In accordance with the new Constitution, the government proposed that the remaining non-state armed ceasefire groups transform themselves into Border Guard Forces (BGF). These formations would entail disarming the groups and re-supplying them with government-issued weapons, and placing them under direct Burmese army commander control. Several of the less militarily powerful ceasefire groups, among them the New Democratic Army – Kachin (NDAK) and the Pa-O National Organization (PNO), accepted the transformation into BGF formations. These were mainly groups that only enjoyed limited territorial autonomy. Most of the larger and more powerful groups resisted, including the KNU, UWSA, KIO, NMSP and a breakaway Democratic Karen Buddhist Army (DKBA) faction (Kramer, 2009).
Following the government’s BGF demands, many longstanding ceasefire agreements unravelled and fighting between the government forces and ethnic armed groups spread during 2011. Conflicts broke out in Karen, Kachin, Shan, and Mon states (US State Department, 2012). In the Karen State, most DKBA soldiers refused to complete their transformation into Burmese-army-controlled BGF units and ended their 16-year ceasefire. Intensified fighting along the Thailand-Burma border forced an estimated 20,000 refugees into Thailand (Human Rights Watch, 2012a). In the Shan State, the Burmese army attacked the Shan State Army-North (SSA-N), ending a ceasefire reached in 1989. Fighting in northern Shan State displaced an estimated 30,000 civilians (Human Rights Watch, 2012a).
In the Kachin State, fighting broke out between the KIA and the Burma Army in June 2011, breaking a ceasefire signed in 1994 (Human Rights Watch, 2012a). Post-outbreak, cases of rape and other forms of torture by the Burmese army against civilians have been widely documented in the Kachin State (e.g. Human Rights Watch, 2012c; Fortify Rights, 2014a). KWAT (2012a, 2012b) estimated in May 2012 that 70,000 people in the Kachin State had been internally displaced since the conflict began, with several thousand also seeking refuge in China. More recent estimates suggest that over 100,000 have been displaced (Fortify Rights, 2014a). Although President Thein Sein had ordered the army to halt attacks in Kachin State on December 10, 2011 (Mizzima, December, 2011) as well as January 13, 2012 (see KWAT, 2012b), these directives did not result in an end to hostilities. The government and the KIA have held several peace talks in China, Thailand, and Burma, but armed conflict and human rights abuses continue to date.
Both the Burmese authorities and the KIA have acknowledged that large-scale investments in the state also form part of the backdrop to the current conflict (Human Rights Watch, 2012c, p. 29). Along with other destructive development projects, large hydropower dams are planned across Burma’s ethnic conflict areas, where they not only threaten the lives and livelihoods of millions of ethnic people, but also function as spearheads of Burma Army expansion into contested areas, fuelling conflicts and causing further displacement.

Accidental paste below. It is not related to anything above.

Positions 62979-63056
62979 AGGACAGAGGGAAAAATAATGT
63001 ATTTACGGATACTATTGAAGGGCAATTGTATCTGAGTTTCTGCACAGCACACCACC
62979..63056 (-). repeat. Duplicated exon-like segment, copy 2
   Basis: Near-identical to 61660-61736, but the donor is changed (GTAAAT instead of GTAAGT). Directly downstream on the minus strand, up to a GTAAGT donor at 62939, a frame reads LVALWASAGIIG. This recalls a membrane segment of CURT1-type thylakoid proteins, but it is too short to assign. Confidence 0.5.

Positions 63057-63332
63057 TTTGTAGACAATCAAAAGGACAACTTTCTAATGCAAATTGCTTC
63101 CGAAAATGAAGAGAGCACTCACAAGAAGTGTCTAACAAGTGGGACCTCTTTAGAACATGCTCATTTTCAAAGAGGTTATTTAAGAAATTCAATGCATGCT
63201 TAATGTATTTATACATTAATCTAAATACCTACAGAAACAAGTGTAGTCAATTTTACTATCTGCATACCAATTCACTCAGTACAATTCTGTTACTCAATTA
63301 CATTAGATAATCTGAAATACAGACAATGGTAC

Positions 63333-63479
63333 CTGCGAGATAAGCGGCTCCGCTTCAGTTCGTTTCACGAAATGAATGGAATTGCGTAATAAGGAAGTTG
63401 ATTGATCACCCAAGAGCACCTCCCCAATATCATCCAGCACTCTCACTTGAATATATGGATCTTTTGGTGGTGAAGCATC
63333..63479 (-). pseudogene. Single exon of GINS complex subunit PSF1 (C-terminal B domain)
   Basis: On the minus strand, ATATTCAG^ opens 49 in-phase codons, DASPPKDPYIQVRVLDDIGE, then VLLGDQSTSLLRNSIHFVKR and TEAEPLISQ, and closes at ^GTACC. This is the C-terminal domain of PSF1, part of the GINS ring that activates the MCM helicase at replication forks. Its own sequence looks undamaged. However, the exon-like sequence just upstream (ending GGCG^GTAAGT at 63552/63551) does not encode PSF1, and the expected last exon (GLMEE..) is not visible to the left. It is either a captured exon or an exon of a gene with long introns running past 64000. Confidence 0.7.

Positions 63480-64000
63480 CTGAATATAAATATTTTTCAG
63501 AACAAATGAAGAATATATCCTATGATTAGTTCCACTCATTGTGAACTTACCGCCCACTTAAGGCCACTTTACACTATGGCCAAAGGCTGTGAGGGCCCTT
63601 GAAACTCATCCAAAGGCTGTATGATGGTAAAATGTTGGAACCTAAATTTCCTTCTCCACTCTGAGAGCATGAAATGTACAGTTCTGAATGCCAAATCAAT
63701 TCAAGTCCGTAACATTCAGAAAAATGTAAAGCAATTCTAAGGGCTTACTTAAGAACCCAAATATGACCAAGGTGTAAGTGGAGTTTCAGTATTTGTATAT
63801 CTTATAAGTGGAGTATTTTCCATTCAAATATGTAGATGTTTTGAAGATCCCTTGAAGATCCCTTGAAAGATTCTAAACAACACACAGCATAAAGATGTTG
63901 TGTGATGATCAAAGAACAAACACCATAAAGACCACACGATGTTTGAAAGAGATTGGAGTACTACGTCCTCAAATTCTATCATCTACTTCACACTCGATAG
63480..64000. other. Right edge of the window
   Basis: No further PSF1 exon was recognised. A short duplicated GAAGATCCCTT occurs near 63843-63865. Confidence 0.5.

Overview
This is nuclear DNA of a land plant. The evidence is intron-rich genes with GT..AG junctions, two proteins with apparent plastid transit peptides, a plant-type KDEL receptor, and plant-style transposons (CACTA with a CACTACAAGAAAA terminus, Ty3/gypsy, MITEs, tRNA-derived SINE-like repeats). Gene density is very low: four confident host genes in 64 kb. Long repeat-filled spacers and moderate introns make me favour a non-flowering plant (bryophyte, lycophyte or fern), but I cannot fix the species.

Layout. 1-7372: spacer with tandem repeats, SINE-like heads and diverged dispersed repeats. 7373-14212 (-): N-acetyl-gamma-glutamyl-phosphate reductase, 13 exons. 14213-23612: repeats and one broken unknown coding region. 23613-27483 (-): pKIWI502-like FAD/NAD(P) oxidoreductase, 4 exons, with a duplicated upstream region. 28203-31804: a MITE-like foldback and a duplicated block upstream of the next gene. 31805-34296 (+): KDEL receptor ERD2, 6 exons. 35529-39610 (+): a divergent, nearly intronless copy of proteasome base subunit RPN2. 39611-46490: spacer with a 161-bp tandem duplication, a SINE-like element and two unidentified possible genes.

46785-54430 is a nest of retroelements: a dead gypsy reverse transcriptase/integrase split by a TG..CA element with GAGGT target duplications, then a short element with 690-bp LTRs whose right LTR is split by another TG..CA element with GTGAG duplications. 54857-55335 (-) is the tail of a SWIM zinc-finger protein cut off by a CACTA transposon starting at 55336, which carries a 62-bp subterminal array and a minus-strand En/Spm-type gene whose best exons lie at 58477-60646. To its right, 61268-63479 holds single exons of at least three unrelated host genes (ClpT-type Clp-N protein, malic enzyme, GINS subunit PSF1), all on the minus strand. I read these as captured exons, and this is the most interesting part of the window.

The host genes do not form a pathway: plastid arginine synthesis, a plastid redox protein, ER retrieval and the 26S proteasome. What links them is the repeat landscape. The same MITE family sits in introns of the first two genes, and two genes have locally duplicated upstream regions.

The largest projects in northern Burma in terms of capital inputs and expected earnings are a number of hydropower dams and oil and gas pipelines in Kachin State and northern Shan State (Human Rights Watch, 2012c). According to a 2012 Human Rights Watch report (2012a), there has been a reinstitution of the Four Cuts policy in Kachin, Shan and Karen States. The conflict in Kachin State escalated further in December 2012 and January 2013 when government forces began employing airstrikes that devastated many villages in the Kachin State (e.g. FBR, 2012, 2013b). A recent Kachin report also exposes how anti-insurgency strategies of the Burma Army are fuelling the drug crisis in Kachin areas (KWAT, 2014a).
Shortly after the November 2010 election, the Burmese government also began to negotiate new ceasefires with various ethnic resistance movements. The government has now reached initial agreements with groups such as the SSA, CNF, KNU, and KNPP. In February 2011, twelve ethnic armies joined together to form an umbrella organisation of ethnic parties, the United Nationalities Federal Council (UNFC), aiming to ensure that any state-level talks would be held through a common framework (Keenan, May, 2012). All NDF member organisations, except for Arakan Liberation Front (ALP), joined the UNFC. The UNFC aims to reform the new constitution and establish a genuine Federal Union of Burma, as well as a Federal Union Army to protect the people of Burma.
Although the Burmese government has recently reached preliminary ceasefire agreements with some notable armed ethnic groups, the actions taken by the Burmese army still clearly call into question the government’s commitment to peace. Furthermore, there are concerns over the sustainability of the ceasefires so long as fighting continues and human rights abuses committed against ethnic nationalities remain unaddressed. On February 8, 2012, Nai Htaw Mon, the chairman of the NMSP said that the group would not sign a ceasefire with the Burmese government as long as the war against the Kachin continues (Lawi Weng, February, 2012). On the same day, the SSA warned that its recent peace agreement with the government would be meaningless “if